California State University, San Bernardino faculty are leveraging technology to bring information to a wider audience.

Neal G. Malik, associate professor in health science and human ecology and also director of the university’s master in public health program, is a prime example of this. He hosts a daily podcast with an international reach called “Optimal Health Daily.” 

The podcast averages 700,000 monthly plays (which translates to approximately 175,000 plays per week), has been downloaded more than 50 million times, is a top 0.5% podcast and has been featured in publications such as the Los Angeles Times, and

Malik (who also goes by “Dr. Neal”) himself has been interviewed by more than 70 different media outlets for his health-related expertise.

He sees his outreach as a reflection of CSUSB’s mission and values. He also views it as a recruitment tool for students interested in the fields of health and nutrition. Through the podcast, they learn that CSUSB is a destination campus for their study.

But this decision to serve as a resource via a podcast – “letting people know they are getting the truth as best as I can give to them via science,” as he puts it – was more unexpected than planned.

It all began with his brother, Justin.

“He had earned his MBA and came out of it saying that he felt he had been trained to follow the money,” Malik said. “But then he began to ask himself, do we really need all this ‘stuff?’ That led him into minimalism. He began reading blogs and thought, hey, other people might want this information, too. So, why don’t I share this information by reading and recording it (with the author’s permission, of course) on a podcast?”

Malik continued, “And then, as he searched for more blogs to read, Justin noticed that a lot of them discussed health. Since this was outside of his scope of knowledge, Justin asked me if I would be interested in reading some blogs on a podcast. It would be 10 minutes a day. And it would get this information out there. Because there is a lot of misinformation.”

In fact, both Maliks bumped up against that health misinformation fairly quickly. So the podcast began to evolve with added commentary where people might be confused. They were very careful not to immediately disagree with the author they were reading, however, but to talk their way through what the issues were with a particular health blog, using Dr. Neal’s degrees in public health and nutrition as their guiding compass.

And that is how it all began for him.

The selection process of which blogs to present on Dr. Neal’s “Optimal Health Daily” podcast remains key. And variety is the secret sauce.

“Folks don’t want to hear the same information over and over again,” he said. “I am looking for well-balanced blogs. Say, intermittent fasting. I will read it so long as they discuss the pros and potential cons. I don’t want to censor anything. But I want an even-handed approach so people can decide for themselves, while ensuring that their decisions are based on the current research. I don’t want to perpetuate misinformation.”

He points out his love of blogs that cite research studies. “Quite a few do,” he said.

Malik has found that people “seem to really want and are really interested in lifestyle hacks or shortcuts. We all want to save time. And money. And they like specifics. For example, preparing meals. Getting all your antioxidants for the day. Making a gym workout more efficient to build more muscle without having to spend long hours doing so.”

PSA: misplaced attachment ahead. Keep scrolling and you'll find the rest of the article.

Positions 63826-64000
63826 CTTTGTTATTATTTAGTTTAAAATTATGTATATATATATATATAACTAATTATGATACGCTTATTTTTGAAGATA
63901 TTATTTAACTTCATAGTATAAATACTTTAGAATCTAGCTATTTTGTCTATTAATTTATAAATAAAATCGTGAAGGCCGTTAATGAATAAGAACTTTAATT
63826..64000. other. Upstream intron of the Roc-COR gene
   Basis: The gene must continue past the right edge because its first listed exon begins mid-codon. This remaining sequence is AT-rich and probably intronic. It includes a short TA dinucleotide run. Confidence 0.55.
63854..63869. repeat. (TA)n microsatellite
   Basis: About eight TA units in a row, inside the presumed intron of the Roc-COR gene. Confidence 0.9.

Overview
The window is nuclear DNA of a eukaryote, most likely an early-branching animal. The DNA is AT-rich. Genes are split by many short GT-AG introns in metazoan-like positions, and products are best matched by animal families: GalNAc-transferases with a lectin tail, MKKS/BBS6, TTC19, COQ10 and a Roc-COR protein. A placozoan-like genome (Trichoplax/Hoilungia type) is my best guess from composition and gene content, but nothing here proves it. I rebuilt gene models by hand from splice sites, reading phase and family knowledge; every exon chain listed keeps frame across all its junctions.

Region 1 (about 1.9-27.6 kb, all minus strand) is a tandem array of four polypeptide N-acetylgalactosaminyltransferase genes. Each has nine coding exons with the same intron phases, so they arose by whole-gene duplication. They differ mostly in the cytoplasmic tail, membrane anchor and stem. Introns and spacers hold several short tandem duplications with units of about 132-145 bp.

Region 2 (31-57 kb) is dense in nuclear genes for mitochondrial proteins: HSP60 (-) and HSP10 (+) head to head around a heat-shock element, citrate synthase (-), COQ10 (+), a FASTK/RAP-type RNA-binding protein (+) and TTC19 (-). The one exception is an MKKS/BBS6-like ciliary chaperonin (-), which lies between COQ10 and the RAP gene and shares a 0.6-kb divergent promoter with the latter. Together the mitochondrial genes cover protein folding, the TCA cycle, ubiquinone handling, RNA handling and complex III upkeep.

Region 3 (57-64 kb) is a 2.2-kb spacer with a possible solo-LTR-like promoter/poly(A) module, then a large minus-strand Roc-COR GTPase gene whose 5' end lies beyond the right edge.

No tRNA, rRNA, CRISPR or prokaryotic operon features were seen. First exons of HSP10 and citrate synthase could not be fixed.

He is proud of his journey from 2017 through today in terms of using the podcast medium as an educational tool for the general public. But there is another, more personal, element to his involvement with the field.

“I was diagnosed at 19, while in college, with a chronic disease,” Malik said. “I thought I would go into pre-med. I asked myself, when I leave this earth, what do I want to leave behind? I don’t want anyone to suffer like me.”

He paused, then continued, “This podcast is a way for me to further this mission. And, hopefully, someone might take it to heart and make a difference.”

He sums up what has led him to his career. “This is also why I got into teaching. Becoming a dietitian. Teaching nutrition. Because I wanted to educate students to become disease prevention advocates. I want to spread the word on disease prevention. That is my life’s work.”

Malik brings it all back around to his brother.

“He roped me into this,” he said. “The podcast was his idea.”

It is clear that both brothers, separately and together, are linked by a commitment to learning and educating others in turn.

Malik has worked in higher education since 2007. Prior to his current position, he served as department chair and assistant professor within the department of nutrition and basic sciences at Bastyr University California. His roles have also included serving as the registered dietitian nutritionist and occupational wellness specialist for the University of California, Riverside, and as a lifestyle educator at Kaiser Permanente. He has also held adjunct teaching positions at Crafton Hills College and California State University, Fullerton.

Malik has a bachelor of arts in psychology and social behavior from the University of California, Irvine; a master of public health in health promotion and education from Loma Linda University; and a doctor of public health in preventive care from Loma Linda. He joined CSUSB in September 2019.